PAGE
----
WASHINGTON — Vice President Pence promoted a proposed Space Command on Thursday as “an idea whose time has come” in comments at the Pentagon to unveil a few more details about President Trump’s plan to create another military force, this one for outer space, and to be in operation by 2020.
Mr. Trump’s space dreams still have to go through a divided Congress to come true, but initially reluctant Pentagon officials have lined up behind the proposal and now say that they will do what they can to bring it to fruition.
“The time has come to write the next great chapter in the history of our armed forces, to prepare for the next battlefield where America’s best and bravest will be called to deter and defeat a new generation of threats to our people, to our nation,” Mr. Pence told an audience at the Pentagon. He called for Congress to allocate an additional $ 8 billion for space security systems over the next five years.
Mr. Trump, for his part, tweeted on Thursday: “Space Force All the Way!”
But that may be a tall order. The administration cannot just create a Space Force on its own; it has to go through Congress, where critics abound. Even Defense Secretary Jim Mattis was once a critic. In a letter last year when Congress was considering a space corps, Mr. Mattis said he did not want to add “additional organizational and administrative tail” to the military. He said a space corps “would likely present a narrower and even more parochial approach to space operations.”
But that was before the president abruptly announced in June that he wanted a space force. On Thursday, introducing Mr. Pence, Mr. Mattis said that space “is becoming a contested war-fighting domain and we have to adapt to that reality.”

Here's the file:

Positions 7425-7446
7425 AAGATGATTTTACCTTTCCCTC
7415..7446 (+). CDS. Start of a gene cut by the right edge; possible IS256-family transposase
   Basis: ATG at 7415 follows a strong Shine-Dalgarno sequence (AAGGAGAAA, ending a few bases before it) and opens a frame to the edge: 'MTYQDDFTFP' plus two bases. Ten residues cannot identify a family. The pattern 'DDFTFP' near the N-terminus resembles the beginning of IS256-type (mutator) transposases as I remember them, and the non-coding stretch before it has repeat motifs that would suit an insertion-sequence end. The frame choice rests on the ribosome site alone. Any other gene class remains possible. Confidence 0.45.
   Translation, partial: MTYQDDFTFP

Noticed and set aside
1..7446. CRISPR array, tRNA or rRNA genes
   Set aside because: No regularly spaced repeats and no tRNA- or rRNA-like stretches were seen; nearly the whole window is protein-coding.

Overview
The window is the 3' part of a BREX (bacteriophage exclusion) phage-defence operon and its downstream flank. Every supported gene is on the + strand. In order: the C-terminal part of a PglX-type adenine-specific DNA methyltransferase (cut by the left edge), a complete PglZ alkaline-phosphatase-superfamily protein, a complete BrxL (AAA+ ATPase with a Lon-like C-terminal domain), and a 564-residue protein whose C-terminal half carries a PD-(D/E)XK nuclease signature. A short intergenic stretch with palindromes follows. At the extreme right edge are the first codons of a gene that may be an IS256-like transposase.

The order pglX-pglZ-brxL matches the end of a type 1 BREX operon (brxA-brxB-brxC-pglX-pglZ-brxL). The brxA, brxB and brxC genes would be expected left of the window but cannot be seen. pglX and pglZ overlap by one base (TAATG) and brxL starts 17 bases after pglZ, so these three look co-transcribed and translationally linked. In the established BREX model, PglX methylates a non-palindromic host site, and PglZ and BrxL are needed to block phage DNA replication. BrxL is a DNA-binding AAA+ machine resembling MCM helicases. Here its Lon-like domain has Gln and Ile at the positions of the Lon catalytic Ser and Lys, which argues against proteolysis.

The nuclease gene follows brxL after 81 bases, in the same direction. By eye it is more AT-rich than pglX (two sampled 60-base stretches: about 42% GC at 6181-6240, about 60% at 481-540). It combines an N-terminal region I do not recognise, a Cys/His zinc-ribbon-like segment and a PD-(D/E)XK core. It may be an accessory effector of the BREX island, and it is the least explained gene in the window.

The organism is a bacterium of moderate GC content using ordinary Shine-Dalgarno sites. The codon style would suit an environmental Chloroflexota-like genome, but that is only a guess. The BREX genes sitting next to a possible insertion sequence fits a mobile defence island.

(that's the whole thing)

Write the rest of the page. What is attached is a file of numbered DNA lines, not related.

The Pentagon unveiled a report with steps that would be necessary to create a space force, known as United States Space Command. The Pentagon recommended that the space force initially be under the purview of the Air Force.
Proponents of a Space Force argue that the Air Force does not pay enough attention to outer space. What’s more, they say, Russia and China are developing antisatellite weapons that could pose a threat to American satellites.
“We could be deaf, dumb and blind within seconds,” Rep. Jim Cooper, Democrat of Tennessee and an advocate of the idea, told a February space forum at the Center for Strategic and International Studies. “Seldom has a great nation been so vulnerable.”
The concern about antisatellite weaponry from Russia and China is a real one, Pentagon officials and aerospace experts say. A United States intelligence assessment of threats in February warned that Russia and China will be able to shoot down American satellites within two to three years. Such a capability, which both countries are believed to be developing, could potentially destroy American global-positioning system satellites, as well as military and civilian communications satellites, to say nothing of the country’s fleet of spy satellites.
The GPS satellites help to guide aircraft carriers in the Persian Gulf, drones in the skies above Yemen and fighter jets over Syria. American ground troops on patrol in Afghanistan use GPS coordinates to track their movement, and intelligence officers depend on spy satellites to gather information on adversaries.